If you have existing customers that operate in a similar field, you can conduct a “mutually beneficial interview.” Talk to the person about their own developments in the field, tied into your own research and development, with the view to producing an article. It’s important to keep the article informative, and not just a fluff advertising piece. Talk about the research, the state of the market, problems people are facing, etc. (you don’t have to give away your whole idea — just general points).
The article can be published via personal or commercial blogs, startup blogs, industry journals, local innovation hubs’ websites, and so on. Naturally, the better your networks the easier it is to get exposure. Still, while it can be tricky to find publishers, you might be surprised how many websites are open to pitches and submissions.
The dream for most people is the day that customers come to them. The popular approach to this front is to attend larger trade fairs and events in a relevant industry, such as at the Düsseldorf Messe. Even as a visitor you can talk to lots of people in the industry, some of who might become interested prospects. I had a friend who had been looking for work for almost six months, then finally landed a lead after attending a Messe in Hannover. If you already have a Minimum Viable Product (MVP) or other industry connections, and the money to do so, you can of course also set up a booth.
The drawback to this approach that it’s generally expensive to attend, and even more expensive to rent a booth. You are also “competing” with many, many others having similar agendas, trying to sell their products rather than buy yours. It can be a bit of a hustle.
A more moderate alternative is attending Startup and similar-themed events, like Startup Woche in Düsseldorf or international events like Slush in Helsinki. These events provide opportunities to mingle with investors, advisers and other potential stakeholders. A lower-key but nevertheless useful option is also to attend local events and check out local associations. In Düsseldorf there are many — just check out our ongoing “wiki” for a quick listing. The people here can help connect you to people, events or other associations that may be able to help you further.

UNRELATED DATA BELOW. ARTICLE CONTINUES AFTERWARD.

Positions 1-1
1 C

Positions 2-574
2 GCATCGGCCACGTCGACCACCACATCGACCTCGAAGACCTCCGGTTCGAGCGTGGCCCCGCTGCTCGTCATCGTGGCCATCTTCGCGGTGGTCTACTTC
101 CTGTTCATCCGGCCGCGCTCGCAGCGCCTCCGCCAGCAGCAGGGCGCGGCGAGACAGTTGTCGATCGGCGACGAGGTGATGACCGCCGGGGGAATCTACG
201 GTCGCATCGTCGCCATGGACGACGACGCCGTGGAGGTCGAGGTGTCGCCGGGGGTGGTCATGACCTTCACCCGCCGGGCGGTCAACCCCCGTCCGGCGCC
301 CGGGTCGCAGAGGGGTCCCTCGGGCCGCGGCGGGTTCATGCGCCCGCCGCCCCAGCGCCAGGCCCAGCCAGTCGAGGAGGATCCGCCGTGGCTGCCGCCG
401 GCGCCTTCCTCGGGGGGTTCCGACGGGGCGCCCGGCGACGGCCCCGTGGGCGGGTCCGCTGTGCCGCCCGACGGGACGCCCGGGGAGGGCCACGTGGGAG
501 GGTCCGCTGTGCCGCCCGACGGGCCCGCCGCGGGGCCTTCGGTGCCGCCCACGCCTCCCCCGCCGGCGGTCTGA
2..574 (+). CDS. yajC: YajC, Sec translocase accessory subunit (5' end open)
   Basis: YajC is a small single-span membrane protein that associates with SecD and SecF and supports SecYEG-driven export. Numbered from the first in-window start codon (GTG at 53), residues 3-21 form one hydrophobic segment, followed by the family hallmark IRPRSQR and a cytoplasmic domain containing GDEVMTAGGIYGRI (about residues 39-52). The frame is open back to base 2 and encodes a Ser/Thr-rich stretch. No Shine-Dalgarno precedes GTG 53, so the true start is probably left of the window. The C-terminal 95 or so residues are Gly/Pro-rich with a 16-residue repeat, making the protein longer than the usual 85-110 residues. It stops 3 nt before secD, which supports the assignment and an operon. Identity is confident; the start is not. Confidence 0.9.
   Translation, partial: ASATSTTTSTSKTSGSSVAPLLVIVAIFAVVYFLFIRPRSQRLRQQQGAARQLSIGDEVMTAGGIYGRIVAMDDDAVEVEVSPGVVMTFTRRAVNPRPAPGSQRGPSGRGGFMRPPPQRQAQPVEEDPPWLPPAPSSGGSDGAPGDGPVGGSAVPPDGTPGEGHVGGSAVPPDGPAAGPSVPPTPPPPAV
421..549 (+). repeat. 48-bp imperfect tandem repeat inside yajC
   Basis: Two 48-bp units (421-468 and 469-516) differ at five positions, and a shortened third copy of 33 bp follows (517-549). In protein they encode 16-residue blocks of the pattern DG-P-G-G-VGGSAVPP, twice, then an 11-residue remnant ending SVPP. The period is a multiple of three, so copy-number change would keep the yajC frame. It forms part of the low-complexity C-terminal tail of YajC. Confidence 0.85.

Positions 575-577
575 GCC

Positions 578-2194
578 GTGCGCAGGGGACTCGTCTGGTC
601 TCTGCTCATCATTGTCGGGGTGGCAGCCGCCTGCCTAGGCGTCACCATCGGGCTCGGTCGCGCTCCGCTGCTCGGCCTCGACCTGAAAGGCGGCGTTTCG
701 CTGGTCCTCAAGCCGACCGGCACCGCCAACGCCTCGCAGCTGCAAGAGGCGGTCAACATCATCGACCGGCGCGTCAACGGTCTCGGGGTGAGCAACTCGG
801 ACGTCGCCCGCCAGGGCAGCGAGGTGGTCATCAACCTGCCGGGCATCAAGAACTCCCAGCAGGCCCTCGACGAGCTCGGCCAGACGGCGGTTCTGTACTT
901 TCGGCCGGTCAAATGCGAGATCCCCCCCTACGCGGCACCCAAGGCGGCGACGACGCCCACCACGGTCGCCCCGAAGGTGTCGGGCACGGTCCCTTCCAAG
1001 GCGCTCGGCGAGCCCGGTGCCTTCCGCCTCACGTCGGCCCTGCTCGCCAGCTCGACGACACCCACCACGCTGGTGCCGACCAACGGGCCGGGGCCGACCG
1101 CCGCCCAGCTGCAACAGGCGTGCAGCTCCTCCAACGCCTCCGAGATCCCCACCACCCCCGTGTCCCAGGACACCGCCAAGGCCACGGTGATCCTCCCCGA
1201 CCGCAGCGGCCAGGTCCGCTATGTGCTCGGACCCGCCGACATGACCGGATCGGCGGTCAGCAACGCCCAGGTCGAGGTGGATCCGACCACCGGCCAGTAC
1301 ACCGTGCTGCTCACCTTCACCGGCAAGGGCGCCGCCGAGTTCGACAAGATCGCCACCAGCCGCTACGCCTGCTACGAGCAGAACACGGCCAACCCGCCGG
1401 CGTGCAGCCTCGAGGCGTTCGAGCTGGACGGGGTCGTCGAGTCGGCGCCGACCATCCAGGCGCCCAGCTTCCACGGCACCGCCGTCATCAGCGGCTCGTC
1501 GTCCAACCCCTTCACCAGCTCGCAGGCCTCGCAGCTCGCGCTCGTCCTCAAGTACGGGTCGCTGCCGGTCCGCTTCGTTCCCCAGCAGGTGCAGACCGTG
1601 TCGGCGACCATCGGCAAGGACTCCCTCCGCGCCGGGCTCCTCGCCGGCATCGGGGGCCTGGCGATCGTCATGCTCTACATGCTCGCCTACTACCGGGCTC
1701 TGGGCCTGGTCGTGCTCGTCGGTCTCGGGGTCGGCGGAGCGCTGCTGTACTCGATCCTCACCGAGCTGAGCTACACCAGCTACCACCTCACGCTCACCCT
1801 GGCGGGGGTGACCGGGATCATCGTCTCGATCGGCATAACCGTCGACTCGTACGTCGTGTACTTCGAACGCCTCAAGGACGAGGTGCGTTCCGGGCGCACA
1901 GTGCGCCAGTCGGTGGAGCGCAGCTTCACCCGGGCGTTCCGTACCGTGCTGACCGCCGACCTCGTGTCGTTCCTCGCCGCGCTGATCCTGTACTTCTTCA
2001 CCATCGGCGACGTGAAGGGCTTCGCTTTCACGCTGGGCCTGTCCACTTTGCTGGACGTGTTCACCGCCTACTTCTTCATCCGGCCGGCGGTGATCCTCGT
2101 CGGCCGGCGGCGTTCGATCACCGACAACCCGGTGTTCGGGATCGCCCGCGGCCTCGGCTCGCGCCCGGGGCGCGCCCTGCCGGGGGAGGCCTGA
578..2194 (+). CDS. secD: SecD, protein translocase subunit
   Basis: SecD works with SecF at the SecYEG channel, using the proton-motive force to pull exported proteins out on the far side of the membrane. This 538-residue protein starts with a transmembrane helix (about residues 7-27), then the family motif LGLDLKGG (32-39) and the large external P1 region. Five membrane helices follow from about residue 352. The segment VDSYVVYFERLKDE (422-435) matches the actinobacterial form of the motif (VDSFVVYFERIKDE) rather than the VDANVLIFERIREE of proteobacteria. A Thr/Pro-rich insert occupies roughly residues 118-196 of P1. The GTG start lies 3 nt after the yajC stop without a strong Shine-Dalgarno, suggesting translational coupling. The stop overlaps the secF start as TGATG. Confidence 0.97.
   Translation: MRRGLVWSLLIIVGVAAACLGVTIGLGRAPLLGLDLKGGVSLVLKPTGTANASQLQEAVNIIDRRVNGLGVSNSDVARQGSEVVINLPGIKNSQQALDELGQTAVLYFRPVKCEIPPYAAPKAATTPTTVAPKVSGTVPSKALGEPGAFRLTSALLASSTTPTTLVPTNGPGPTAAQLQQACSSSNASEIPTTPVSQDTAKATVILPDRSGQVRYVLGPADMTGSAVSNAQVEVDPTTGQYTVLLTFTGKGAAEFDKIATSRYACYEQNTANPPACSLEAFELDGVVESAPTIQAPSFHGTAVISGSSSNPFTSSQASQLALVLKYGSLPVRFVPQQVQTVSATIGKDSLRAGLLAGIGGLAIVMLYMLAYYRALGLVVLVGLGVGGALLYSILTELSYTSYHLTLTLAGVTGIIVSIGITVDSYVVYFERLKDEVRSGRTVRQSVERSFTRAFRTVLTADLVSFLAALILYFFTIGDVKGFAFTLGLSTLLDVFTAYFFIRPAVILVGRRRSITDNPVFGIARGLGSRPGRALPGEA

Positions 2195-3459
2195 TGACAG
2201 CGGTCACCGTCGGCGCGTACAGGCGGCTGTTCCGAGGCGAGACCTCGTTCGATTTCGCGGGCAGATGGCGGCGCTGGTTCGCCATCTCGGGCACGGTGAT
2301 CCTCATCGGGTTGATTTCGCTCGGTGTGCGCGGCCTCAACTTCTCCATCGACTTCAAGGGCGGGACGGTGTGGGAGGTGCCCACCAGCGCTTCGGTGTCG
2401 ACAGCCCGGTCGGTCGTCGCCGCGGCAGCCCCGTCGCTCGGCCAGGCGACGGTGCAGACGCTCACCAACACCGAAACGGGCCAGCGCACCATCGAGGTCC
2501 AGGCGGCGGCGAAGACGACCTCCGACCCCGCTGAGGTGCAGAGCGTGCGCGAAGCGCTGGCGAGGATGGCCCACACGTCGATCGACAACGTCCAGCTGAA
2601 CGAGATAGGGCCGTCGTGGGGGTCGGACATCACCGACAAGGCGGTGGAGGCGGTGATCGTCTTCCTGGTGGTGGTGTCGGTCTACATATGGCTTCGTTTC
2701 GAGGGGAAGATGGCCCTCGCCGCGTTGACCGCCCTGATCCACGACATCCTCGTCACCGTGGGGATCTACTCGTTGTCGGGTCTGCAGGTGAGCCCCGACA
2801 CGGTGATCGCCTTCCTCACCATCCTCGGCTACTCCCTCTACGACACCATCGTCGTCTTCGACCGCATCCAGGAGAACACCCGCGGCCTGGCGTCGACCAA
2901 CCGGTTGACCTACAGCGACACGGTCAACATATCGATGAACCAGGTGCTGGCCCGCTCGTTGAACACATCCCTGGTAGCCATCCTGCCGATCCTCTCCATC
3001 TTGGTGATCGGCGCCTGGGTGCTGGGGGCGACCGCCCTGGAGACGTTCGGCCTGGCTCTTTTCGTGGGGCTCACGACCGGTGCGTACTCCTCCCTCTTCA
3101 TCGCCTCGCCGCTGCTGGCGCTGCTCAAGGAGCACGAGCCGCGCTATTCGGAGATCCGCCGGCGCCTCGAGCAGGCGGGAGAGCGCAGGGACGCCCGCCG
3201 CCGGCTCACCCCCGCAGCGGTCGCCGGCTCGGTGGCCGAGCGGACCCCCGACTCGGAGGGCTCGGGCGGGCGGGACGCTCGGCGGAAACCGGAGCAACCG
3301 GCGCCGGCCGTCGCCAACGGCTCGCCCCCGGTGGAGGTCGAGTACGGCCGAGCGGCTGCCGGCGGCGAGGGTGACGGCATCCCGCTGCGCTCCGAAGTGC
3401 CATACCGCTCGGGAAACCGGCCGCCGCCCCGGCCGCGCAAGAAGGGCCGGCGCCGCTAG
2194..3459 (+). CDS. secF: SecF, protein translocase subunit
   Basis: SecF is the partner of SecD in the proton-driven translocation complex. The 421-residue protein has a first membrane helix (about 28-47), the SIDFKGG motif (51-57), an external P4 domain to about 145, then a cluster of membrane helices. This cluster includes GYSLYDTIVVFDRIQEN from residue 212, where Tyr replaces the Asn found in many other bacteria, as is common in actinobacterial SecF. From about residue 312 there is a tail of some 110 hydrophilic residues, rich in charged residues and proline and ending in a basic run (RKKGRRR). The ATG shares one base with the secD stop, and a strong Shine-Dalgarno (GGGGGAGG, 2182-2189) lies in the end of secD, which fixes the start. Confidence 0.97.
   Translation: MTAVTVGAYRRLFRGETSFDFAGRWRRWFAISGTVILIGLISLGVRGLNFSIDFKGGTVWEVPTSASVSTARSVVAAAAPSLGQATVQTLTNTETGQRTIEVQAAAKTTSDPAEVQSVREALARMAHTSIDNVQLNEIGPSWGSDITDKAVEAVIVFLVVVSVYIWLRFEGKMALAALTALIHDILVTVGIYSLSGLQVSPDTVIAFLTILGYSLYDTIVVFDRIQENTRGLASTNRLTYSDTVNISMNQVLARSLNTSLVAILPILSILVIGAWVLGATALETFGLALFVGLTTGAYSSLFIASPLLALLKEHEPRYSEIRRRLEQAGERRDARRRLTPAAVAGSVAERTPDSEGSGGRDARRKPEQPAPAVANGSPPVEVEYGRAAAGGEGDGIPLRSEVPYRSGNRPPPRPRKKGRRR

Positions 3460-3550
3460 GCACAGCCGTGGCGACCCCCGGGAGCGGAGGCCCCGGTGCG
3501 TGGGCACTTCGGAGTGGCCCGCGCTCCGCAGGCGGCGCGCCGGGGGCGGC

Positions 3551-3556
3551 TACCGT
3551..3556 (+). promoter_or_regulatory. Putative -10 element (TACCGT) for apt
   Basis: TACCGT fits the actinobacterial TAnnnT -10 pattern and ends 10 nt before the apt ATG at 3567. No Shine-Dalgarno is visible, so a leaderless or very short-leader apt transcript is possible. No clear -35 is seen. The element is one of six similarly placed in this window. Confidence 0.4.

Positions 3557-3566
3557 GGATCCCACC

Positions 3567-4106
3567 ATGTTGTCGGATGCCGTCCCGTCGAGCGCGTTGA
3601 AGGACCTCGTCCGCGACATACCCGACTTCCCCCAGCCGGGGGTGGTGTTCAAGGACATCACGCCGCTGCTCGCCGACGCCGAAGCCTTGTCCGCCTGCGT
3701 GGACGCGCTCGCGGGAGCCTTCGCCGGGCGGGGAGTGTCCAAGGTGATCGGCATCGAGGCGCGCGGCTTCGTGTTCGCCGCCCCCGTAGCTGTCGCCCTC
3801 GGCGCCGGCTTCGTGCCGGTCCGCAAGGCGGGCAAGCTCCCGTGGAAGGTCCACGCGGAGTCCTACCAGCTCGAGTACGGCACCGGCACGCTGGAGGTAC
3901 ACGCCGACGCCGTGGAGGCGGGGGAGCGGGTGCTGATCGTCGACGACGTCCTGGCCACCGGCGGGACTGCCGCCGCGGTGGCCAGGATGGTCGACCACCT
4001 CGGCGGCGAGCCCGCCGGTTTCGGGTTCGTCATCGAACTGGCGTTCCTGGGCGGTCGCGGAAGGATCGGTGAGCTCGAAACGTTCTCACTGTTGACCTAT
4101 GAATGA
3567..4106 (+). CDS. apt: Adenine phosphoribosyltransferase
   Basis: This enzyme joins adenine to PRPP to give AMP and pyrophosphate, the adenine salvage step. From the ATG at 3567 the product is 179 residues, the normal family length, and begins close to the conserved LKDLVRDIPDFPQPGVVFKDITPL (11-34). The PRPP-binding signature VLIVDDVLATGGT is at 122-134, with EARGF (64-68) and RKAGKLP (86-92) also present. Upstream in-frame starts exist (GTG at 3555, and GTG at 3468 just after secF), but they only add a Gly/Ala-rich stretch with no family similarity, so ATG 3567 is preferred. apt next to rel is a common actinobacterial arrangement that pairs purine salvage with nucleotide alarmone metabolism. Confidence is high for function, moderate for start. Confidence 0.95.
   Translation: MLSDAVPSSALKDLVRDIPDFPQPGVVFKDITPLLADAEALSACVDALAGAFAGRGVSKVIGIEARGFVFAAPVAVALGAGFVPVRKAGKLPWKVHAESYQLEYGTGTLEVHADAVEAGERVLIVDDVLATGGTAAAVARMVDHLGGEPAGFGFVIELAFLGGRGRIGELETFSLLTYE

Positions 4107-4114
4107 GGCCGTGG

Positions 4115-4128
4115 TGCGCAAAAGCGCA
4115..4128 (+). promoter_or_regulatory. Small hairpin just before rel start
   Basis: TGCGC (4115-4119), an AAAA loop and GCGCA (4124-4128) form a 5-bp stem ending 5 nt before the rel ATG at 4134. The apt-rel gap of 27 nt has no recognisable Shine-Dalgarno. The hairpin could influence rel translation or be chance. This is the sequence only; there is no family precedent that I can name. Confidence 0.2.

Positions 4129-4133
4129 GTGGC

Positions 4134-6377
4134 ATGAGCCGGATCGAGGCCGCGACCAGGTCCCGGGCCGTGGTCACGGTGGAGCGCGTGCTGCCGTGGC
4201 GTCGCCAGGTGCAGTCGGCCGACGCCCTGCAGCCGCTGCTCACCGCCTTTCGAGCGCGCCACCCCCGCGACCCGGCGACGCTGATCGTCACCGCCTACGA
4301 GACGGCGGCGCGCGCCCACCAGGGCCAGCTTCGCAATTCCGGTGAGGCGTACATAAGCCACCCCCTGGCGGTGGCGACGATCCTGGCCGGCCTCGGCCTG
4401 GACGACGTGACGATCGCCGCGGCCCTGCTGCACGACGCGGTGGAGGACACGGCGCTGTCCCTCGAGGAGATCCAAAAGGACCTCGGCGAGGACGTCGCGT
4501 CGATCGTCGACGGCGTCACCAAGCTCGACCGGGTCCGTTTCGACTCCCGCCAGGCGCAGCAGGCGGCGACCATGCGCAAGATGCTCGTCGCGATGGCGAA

Finally, networking on the web is always an option to search for prospects or help online.
LinkedIn (or Xing in Germany) is often the first online stop. This can net mixed results. Some people are flooded with responses, others get nothing at all, so your mileage may vary on these sites. Moving on from there, more specific startup and industry websites may be a better move. AngelList is one such website that specifically lists investors by location, including Düsseldorf.
The most important thing of all: start. The early stage process of building a network and finding leads can be a mentally and physically draining process, but unfortunately, there is no real way around it. There is no “philosopher’s stone” that turns prospects into gold — but these points will certainly get you started.
If you want to discuss your ideas and how to put them into action into more detail, join one of our regular free meetups.